were drowned. The sailor who had
caught the line was srushed to death
under one of the falling masts. After
the masts had gone by the board, all
was silence ou the wreck, and those on
the breakwater knew that all hands on
the bark had perishod. In a short time
nothing was visible seaward but broken
spars and a rail! Eof rigging attached to
them. During the day nine bodies were
recovered. The identity of the bark was
learned from some of the papers that
were washed ashore. The Osseo was
commanded by Capt. B. Boggs. She
was ■ steel vessel of 1,909 tons and was
built in 1380 at Londonderry, from which
port she hailed. Her dimensions were:
Length, 245 feet 3 inches; beam, 36 feet
0 inches; and depth of hold. 21 leet 7
inches. B. li. McCorcklu was her owner.
Other Vessels Damaged.
The Norwegian ship Frey, Capt. Han
sen, from Darien, while riding at anchor
off Tron was dismasted. Her crew
were taken off in a lifeboat. The boat
capsized and one man was drowned.
The other fifteen reached the shore
safely. The Frey has since dragged her
anchor, and gone ashore at Devil's
Dyke, four miles from Ayr. The Brit
ish bark Bonita, Capt. Thomas, from
Galveston, was run into off Falmouth
this morning and damaged by the
schooner Carrie Harvey, A dispatch
from Londonderry says that nothing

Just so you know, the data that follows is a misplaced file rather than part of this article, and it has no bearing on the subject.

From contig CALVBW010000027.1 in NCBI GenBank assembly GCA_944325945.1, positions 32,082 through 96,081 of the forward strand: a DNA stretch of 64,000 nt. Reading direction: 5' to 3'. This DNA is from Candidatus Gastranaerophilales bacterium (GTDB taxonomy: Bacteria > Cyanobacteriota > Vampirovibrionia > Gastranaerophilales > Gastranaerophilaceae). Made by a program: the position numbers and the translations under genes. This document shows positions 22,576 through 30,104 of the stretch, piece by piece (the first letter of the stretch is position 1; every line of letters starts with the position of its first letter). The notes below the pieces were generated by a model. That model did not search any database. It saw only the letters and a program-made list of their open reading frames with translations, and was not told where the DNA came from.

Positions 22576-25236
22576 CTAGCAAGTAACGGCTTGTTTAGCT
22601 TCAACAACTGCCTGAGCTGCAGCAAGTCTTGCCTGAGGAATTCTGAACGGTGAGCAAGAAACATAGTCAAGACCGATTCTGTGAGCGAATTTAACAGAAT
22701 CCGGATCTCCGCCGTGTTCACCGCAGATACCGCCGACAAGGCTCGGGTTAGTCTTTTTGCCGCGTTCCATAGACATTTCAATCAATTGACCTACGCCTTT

has been heard of the Mississippi &
Dominion line steamer Sarnia, which
lost her rudder at sea and which, after
being taken in tow by tho Anchor line
steamer A nchona,was dropped about 130
miles westof Tory island, owing to heavy
weather,which made towing dangerous.
The Anchor line steamer Furnessia,
from Glasgow for New York, which
sailed from Moville this morning, has
orders to keep a sharp lookout for the
Sarnia. Tugs are lying in Lough Foyle
in readiness to proceed in search or her
as soon as the weather permits. Owing
to the gale in the English channel, the
Ostend mail steamer was uuable to
leave Dover today. A coasting schooner
was dismasted off Cromcr. Four life
boats started out to rescue her crew.
The vessel had swung off into the
trough of the sea, where she rolled, her
rails under. This 'made it extremely
dangerous for the lifeboats to approach
nor, and twelve hours elapsed before
the crew were taken off and landed.
The storm inland has done immense
damage. Trains have been blocked by
heavy snowdrifts, and In many places
in Scotland the telegraph wires are
Hundreds of People in Grave
Need of Both Food and